Safeguarding

Designated Safeguarding Staff

Senior Designated Person

Terry Rigby ~ Director of Safeguarding
Email: t.rigby@rainford.org.uk
Tel No: 01744 885914 Ext 134

Designated People

Joe Kenyon ~ Assistant Principal
Email: J.Kenyon@rainford.org.uk
Tel No: 01744 885914 Ext 114

Mark Pendlebury~ Pastoral Support Manager
Email: m.pendlebury@rainford.org.uk
Tel No: 01744 885914 Ext 124

Mark White~ Pastoral Support Manager
Email: m.white@rainford.org.uk
Tel No: 01744 885914 Ext 127

Hannah Moreton~ Progress Manager
Email: h.moreton@rainford.org.uk
Tel No: 01744 885914 Ext 146

SEN Designated Person

Kate Thomas
Email: K.Thomas@rainford.org.uk
Tel No: 01744 885914 Ext 160

Paula Litherland
Email: P.Litherland@rainford.org.uk
Tel No: 01744 885914 Ext 160

School Trustee with overview of Safeguarding: Joanne Best

Safeguarding

Rainford High is committed to safeguarding and promoting the welfare of every child and expects all staff and volunteers to share this commitment.
As a school we have robust safeguarding processes and procedures in place to which all staff are trained to adhere.
Sometimes we may need to share information and work in partnership with other agencies when there are concerns about a child’s welfare. We will ensure that our concerns about our students are discussed with his/her parents/carers first unless we have reason to believe that such an action would be contrary to the child’s welfare.

What Should I do if I think a child is being abused?

If you have a concern regarding the safety of a student you can contact one of the Designated Safeguarding Officers (See above) or you can call the St Helens Contact Centre on 01744 676600 during normal office hours or the Emergency Duty Team on 0345 050 0148. Further advice and guidance, regarding procedures in St Helens, can be found here.

Resources for Parents

St Helens Safeguarding Children – The Safeguarding Children Partnership (formerly known as the Local Safeguarding Children Board – LSCB), is a multi-agency partnership with an independent chair. It’s membership is comprised of senior managers from all statutory agencies in St. Helens. It’s purpose is to ensure agencies in St. Helens are working together effectively to keep children safe.  Visit their website here.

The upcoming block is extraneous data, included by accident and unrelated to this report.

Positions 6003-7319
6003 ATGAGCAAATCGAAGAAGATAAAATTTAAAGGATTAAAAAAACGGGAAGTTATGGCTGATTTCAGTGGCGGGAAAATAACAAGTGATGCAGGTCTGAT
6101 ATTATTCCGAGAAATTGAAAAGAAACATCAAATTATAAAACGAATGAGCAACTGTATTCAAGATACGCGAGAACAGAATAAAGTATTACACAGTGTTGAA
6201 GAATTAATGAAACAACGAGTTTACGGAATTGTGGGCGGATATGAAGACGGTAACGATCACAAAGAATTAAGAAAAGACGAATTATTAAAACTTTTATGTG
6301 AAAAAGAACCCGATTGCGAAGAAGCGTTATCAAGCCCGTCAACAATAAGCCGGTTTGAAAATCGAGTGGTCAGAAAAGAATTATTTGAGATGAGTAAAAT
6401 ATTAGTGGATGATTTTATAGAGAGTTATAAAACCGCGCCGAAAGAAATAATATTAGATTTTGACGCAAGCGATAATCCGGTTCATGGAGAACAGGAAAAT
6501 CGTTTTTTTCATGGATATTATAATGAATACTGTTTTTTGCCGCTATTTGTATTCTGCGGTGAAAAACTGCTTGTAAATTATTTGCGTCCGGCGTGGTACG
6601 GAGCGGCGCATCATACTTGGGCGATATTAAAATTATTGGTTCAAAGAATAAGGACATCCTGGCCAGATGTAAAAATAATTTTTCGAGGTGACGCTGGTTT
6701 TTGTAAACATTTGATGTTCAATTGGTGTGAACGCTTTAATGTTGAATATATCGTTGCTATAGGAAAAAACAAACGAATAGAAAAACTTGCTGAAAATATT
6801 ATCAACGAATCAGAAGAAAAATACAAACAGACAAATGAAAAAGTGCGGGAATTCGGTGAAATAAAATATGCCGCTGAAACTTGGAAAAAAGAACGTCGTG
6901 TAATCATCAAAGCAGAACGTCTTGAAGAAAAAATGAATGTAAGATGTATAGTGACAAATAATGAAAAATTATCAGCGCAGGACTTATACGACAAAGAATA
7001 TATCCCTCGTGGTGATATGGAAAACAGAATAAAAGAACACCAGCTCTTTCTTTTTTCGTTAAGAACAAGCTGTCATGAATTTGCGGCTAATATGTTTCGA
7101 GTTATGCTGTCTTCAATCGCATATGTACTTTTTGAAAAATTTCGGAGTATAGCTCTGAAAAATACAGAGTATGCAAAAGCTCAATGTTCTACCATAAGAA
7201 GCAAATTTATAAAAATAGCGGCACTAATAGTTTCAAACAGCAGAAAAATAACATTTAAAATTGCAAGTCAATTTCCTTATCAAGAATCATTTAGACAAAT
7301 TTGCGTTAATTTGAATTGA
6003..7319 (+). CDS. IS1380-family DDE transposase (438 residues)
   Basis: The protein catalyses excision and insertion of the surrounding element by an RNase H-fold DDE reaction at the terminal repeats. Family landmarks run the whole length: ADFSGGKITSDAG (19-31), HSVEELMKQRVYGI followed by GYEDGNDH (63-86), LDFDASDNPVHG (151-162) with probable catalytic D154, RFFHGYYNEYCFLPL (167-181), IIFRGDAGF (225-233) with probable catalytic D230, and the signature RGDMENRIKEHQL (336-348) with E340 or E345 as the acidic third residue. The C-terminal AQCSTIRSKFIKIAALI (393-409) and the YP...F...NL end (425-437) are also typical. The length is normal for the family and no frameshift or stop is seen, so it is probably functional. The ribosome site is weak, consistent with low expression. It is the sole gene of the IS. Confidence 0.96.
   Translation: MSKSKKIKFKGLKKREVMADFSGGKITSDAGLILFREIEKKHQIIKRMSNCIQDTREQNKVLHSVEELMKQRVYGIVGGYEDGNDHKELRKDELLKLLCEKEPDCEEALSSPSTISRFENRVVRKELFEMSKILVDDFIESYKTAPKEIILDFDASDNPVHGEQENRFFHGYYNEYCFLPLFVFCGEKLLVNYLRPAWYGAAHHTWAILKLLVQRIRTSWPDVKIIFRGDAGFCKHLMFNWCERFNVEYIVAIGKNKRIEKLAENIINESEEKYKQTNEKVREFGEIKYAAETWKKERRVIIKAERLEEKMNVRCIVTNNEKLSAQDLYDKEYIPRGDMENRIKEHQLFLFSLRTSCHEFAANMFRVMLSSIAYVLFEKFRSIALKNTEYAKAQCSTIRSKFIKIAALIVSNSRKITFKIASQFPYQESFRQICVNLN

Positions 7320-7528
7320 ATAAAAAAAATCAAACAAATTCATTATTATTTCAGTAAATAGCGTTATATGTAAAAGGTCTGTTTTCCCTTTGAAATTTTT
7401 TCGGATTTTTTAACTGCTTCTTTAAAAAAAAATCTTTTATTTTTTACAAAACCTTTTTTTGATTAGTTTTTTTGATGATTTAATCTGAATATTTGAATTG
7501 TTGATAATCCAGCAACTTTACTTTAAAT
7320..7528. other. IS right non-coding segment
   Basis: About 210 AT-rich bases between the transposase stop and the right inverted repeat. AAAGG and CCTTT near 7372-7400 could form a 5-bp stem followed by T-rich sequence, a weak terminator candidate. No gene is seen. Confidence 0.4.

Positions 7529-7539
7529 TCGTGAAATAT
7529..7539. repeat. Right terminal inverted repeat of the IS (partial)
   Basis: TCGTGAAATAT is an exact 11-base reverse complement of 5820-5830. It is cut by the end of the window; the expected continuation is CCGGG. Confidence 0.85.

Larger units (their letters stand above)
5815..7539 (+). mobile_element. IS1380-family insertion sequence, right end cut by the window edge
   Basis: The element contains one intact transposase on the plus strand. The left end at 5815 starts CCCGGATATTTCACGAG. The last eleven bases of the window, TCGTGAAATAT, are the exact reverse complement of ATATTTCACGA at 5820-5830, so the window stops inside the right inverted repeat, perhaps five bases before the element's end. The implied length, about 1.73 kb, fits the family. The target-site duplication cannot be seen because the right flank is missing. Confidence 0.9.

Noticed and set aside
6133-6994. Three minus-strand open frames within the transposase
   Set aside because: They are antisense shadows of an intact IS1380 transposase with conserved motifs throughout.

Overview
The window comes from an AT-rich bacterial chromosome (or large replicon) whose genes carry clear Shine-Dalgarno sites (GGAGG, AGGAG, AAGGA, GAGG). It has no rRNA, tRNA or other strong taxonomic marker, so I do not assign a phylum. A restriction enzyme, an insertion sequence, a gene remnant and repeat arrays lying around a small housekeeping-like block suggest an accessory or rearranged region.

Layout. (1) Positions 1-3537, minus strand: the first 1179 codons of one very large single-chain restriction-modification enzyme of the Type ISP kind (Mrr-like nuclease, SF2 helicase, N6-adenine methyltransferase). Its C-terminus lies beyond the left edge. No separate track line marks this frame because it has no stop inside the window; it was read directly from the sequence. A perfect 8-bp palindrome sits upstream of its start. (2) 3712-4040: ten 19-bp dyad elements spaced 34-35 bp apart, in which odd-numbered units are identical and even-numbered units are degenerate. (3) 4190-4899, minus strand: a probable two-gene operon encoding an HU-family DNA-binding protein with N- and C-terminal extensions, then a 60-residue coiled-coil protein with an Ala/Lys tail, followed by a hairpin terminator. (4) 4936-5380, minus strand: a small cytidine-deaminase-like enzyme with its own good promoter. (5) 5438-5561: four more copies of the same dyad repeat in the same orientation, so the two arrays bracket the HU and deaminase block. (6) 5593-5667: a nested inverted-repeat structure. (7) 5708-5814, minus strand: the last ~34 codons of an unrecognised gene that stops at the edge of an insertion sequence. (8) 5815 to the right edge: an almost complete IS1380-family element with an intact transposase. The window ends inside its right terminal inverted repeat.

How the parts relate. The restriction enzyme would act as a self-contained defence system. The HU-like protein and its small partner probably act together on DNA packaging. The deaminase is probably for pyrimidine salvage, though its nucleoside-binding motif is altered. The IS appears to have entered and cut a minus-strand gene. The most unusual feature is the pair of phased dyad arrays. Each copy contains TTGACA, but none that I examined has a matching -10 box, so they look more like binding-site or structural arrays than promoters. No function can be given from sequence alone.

Healthy Living St Helens
The Healthy Living Team’s overall aim is to make significant ongoing contribution to the improvement of the physical and mental health, well-being and quality of life of the people of St Helens. Visit their website here.

Keeping Safe Online

Children and young people spend a lot of time online – it can be a great way for them to socialise, explore and have fun. But children do also face risks like cyberbullying or seeing content that’s inappropriate.

Whether you’re unsure about what happens online or are up to speed with new technology, it’s important that you talk to your child about keeping safe.

It may feel daunting, but you don’t need to be an expert on the internet. Understanding what children do online and the risks they face will help you keep your child safe online. Below are some links to help you keep your child safe:

National Online SafetyPlatform Guides for parents.  Here you will find the most up to date guides for social media apps and platforms. Find out more information about each app and to download useful tips to help keep children safe.
Childnet – Information and advice on Internet Safety
Thinkuknow – Advice and guidance for keeping children safe on the internet and using Social Media
St Helens Gateway – One stop shop for all services available in St Helens
Educate Against Hate – This website gives parents, teachers and governors practical advice on protecting children from extremism and radicalisation.

Keeping Children Safe Online – NSPCC/O2 resource, where they offer support online, over the phone and face to face with parents about keeping children safe online.

Safeguarding Guidance for Schools: Keeping Children Safe in Education click here.

Prevent Strategy